DRM Controversy

June 2, 2007


When you buy a song or a software program, who really owns it? You or the company who sold it to you?

Songs purchased from Itunes or other sites often come with Digital Rights Management which puts all sorts of restrictions on what you can do with the file. For example, you can’t just give it away to all your friends or download it to 300 Ipods.

DRM restrictions are so annoying to me that I refuse to buy any music if it comes with them. I believe that if I buy a song, it is mine and I should be able to do whatever I want with it. As far as I’m concerned, there is no fundamental difference between digital files and CD’s. Sure, it’s way easier to distribute electronic files than it was to make CD copies but that is beside the point. Steve Jobs certainly agrees and has been trying (with some success) to get the record companies that supply music to Itunes to drop their demands that the music come with DRM protections. So, for music, I think DRM will eventually go away.

For software though, it seems to be here to stay. Have you ever tried to download Turbo Tax, Microsoft Office or Windows on more than one computer? Well, you can’t… you have to buy a second copy at full price. This is annoying but tolerable.

What’s far worse is usage restrictions on software that you already have downloaded on your computer. Last year, at great expense to my then-employer, I enrolled in the Becker CPA review course. It comes with software which has review questions and practice tests. You have exactly one year to use the software after you download it onto your computer. After that, it stops working and there’s nothing you can do about it. To get it reactivated, I was offered a “returning student discount” of $450!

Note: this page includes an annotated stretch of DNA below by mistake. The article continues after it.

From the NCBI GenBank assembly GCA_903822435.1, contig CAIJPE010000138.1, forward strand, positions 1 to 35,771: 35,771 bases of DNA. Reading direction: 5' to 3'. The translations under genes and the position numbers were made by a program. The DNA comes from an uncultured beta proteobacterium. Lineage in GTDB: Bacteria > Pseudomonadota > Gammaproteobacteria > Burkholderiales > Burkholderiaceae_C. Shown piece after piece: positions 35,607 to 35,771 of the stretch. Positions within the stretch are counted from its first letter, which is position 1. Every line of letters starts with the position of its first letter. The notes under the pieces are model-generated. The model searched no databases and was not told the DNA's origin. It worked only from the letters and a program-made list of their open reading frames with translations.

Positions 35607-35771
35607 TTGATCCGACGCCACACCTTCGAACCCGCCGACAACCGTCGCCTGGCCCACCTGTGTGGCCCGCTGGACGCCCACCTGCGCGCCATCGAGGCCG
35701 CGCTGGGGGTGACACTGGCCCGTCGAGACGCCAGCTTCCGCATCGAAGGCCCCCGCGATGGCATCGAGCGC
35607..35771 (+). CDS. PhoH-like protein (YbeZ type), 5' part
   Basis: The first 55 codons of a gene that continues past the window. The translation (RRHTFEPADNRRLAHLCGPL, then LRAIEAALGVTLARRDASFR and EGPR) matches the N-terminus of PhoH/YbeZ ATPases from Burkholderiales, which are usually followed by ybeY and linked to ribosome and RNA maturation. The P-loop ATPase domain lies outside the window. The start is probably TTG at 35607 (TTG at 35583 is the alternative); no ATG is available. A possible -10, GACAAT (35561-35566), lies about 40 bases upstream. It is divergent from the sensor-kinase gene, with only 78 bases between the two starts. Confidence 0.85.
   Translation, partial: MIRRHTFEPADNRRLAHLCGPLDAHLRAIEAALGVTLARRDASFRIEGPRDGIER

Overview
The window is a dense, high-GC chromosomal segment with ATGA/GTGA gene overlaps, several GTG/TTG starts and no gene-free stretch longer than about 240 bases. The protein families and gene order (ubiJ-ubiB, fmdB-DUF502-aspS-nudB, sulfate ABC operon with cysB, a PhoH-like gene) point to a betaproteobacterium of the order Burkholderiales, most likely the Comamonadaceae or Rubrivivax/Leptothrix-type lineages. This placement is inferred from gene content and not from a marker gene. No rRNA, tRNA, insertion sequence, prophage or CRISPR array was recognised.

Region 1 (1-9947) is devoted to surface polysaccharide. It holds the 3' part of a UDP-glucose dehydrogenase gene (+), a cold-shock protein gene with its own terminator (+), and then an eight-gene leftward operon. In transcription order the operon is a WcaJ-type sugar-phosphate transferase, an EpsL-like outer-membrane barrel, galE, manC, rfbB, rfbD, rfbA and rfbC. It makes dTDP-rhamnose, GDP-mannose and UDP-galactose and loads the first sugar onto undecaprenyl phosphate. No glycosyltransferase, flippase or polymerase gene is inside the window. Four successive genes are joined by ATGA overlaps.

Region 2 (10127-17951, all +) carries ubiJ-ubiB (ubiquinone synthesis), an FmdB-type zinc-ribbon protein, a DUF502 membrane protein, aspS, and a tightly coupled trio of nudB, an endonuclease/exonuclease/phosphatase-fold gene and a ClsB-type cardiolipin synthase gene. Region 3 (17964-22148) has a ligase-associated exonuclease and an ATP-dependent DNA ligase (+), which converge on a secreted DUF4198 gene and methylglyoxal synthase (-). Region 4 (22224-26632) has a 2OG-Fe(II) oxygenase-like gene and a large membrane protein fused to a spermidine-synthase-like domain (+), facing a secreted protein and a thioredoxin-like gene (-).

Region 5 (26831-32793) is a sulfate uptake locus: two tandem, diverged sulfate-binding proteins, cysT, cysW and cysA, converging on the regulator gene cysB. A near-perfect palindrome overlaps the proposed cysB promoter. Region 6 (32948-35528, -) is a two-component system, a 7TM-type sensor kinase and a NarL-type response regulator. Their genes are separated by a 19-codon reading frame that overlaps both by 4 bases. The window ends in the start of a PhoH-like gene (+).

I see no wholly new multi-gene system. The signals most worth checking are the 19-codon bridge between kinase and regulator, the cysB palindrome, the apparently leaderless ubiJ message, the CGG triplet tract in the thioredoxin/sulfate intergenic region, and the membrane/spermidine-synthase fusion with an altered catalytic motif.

What an insult!! We are talking about basic software, not an online course. What if book publishers put limitations on how long you could read a book before the internal explosive mechanism destroyed it? Obviously, nobody would buy books from that publisher! There is no fundamental difference here. If they wanted to put time restrictions on the practice questions, they should have put the entire thing online. Your access to the website would expire after one year. This is my software and I should be able to use it forever.